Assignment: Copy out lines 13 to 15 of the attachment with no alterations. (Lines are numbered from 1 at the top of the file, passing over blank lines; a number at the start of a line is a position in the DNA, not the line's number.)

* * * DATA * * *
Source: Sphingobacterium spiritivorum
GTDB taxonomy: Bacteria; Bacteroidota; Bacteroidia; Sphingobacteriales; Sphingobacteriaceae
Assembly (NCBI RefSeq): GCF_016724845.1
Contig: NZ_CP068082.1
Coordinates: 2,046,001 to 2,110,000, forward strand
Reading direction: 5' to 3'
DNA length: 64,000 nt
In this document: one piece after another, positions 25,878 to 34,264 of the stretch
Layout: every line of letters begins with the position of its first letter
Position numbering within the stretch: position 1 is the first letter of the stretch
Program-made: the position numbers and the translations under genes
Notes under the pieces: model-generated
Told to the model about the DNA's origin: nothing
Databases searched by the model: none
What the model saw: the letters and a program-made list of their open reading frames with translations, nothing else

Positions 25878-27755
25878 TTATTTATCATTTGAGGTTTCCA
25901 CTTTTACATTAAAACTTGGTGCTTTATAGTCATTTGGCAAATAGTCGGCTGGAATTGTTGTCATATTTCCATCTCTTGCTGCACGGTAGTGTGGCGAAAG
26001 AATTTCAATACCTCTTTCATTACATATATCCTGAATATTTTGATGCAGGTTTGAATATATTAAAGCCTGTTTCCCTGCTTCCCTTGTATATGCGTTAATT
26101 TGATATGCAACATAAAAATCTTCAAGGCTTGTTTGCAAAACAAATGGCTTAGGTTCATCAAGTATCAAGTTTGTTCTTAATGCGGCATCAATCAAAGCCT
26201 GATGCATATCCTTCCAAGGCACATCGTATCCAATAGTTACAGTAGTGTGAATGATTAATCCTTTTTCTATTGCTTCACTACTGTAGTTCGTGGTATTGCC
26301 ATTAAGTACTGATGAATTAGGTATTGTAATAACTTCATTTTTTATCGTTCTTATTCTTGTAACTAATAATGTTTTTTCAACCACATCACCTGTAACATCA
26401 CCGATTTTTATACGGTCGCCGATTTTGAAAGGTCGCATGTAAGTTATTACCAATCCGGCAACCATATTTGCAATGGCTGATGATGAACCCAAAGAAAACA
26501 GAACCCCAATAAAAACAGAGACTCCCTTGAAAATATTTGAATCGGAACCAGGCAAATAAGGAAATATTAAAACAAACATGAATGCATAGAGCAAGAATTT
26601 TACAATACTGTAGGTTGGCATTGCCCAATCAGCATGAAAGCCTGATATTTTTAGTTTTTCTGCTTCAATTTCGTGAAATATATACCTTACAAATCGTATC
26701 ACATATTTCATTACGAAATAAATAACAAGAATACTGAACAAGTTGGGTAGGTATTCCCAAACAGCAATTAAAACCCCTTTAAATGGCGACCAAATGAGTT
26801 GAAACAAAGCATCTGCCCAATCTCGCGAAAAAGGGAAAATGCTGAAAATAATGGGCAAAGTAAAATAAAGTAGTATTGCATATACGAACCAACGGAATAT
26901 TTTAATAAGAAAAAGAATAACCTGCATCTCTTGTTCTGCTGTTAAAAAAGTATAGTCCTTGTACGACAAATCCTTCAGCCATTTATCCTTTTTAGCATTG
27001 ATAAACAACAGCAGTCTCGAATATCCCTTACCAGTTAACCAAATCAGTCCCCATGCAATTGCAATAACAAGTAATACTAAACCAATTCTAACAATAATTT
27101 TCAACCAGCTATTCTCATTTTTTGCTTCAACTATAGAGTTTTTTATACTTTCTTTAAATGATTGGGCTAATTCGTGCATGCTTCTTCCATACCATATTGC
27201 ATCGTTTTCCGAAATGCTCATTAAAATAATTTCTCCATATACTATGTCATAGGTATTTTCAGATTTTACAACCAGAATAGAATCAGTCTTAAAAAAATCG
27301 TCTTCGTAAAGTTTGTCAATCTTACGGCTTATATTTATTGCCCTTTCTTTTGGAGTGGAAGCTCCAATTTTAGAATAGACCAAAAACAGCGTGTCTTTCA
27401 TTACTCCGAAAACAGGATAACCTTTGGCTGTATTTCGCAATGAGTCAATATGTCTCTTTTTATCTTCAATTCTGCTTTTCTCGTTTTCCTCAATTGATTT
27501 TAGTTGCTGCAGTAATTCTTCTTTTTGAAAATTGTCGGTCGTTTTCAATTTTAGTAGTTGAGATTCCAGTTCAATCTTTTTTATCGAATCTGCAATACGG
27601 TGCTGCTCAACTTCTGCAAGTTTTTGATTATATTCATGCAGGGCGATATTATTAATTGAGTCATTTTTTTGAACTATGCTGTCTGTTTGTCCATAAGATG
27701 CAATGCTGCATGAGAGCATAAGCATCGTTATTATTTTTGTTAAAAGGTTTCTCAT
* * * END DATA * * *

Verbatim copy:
Told to the model about the DNA's origin: nothing
Databases searched by the model: none
What the model saw: the letters and a program-made list of their open reading frames with translations, nothing else